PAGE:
QUESTION #3: One hopes that 2021 will be a better year with what we hope will now be at least two vaccines available for COVID-19. From several perspectives, how are you planning for the first one-third to one-half of 2021 and the second half of the year? We expect the first quarter of 2021 to be similar to what we experienced in 2020. We have planned more virtual sessions and one-on-one mentoring opportunities for companies to help as best we can in providing services in the early part of the year. We are hopeful that by spring and summer we will start to see a return to normal and the easing of restrictions amid the release of a vaccine and generally accepted policies to help keep people safe. As such, we have altered the schedule of our accelerator program and key bootcamps to adapt to this by extending the period in which they operate and how we schedule pilot opportunities with our many corporate partners.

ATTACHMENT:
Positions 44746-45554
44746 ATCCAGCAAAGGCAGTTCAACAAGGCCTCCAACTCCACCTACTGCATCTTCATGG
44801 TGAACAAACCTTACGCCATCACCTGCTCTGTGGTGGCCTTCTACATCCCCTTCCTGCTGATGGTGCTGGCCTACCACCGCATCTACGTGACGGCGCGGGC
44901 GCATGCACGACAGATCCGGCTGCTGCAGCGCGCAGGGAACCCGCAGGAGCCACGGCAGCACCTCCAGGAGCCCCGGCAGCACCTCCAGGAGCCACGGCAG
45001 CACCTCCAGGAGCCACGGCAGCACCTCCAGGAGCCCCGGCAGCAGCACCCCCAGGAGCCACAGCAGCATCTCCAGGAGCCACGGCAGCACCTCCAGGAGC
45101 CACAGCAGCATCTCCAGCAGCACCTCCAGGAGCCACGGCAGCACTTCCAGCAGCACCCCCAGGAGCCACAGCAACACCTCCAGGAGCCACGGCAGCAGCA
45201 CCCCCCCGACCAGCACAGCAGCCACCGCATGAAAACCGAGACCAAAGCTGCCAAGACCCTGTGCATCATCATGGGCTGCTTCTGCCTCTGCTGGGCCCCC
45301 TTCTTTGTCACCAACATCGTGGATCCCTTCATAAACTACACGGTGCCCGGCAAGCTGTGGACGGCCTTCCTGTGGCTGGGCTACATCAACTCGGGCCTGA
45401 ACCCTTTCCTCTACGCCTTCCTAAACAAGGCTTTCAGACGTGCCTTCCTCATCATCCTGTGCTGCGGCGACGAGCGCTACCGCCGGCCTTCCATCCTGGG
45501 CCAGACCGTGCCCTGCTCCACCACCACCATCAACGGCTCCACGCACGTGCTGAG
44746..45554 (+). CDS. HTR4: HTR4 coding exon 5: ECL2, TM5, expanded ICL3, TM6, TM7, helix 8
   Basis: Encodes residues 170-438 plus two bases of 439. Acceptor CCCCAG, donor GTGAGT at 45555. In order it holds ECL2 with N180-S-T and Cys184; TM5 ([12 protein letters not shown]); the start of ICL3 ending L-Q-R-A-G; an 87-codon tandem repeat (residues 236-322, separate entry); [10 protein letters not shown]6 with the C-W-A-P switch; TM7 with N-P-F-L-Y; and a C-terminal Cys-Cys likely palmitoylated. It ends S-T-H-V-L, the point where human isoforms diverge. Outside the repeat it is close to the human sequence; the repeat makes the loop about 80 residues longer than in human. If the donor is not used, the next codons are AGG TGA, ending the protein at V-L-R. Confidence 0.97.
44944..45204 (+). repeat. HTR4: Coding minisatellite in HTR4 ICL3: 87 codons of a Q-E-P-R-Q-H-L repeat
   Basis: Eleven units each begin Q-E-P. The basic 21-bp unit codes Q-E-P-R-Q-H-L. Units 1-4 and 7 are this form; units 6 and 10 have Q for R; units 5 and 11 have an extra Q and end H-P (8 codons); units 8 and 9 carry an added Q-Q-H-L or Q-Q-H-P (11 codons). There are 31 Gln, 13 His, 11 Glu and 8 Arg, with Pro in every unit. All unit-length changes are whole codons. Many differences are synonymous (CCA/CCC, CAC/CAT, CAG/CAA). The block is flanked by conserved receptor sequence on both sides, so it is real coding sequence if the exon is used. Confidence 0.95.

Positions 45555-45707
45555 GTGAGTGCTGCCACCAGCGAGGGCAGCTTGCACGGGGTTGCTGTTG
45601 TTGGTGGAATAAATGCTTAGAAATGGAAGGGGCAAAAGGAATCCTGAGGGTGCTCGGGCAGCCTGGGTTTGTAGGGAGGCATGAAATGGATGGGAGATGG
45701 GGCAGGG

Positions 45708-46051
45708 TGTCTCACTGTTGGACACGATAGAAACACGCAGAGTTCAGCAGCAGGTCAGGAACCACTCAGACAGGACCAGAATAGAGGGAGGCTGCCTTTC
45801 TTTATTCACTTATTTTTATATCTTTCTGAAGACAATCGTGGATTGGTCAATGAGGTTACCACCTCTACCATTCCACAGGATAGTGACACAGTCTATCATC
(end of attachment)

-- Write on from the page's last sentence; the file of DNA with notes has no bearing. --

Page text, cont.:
QUESTION #4: Will you be adding any new programs or initiatives? If so, please describe them. As we have shifted to focus on smaller cohorts and more one-on-one sessions, we also have sharpened our focus on partnerships and how our programming integrates with our corporate partners, higher ed institutions and other community partners. In 2021, start-ups will have the opportunity to participate in a new “Founder’s Bootcamp” we’ll do with our partners at FoundersForge (see recent announcement here). In the Spring we’ll have a digital media focused series where we partner with Create Appalachia and East Tennessee State University to focus on digital media in Northeast Tennessee, and we’ll have a second cohort with our maker community and focus on Etsy and customizing their products with our partners at the Inventor Center and Northeast State Community College.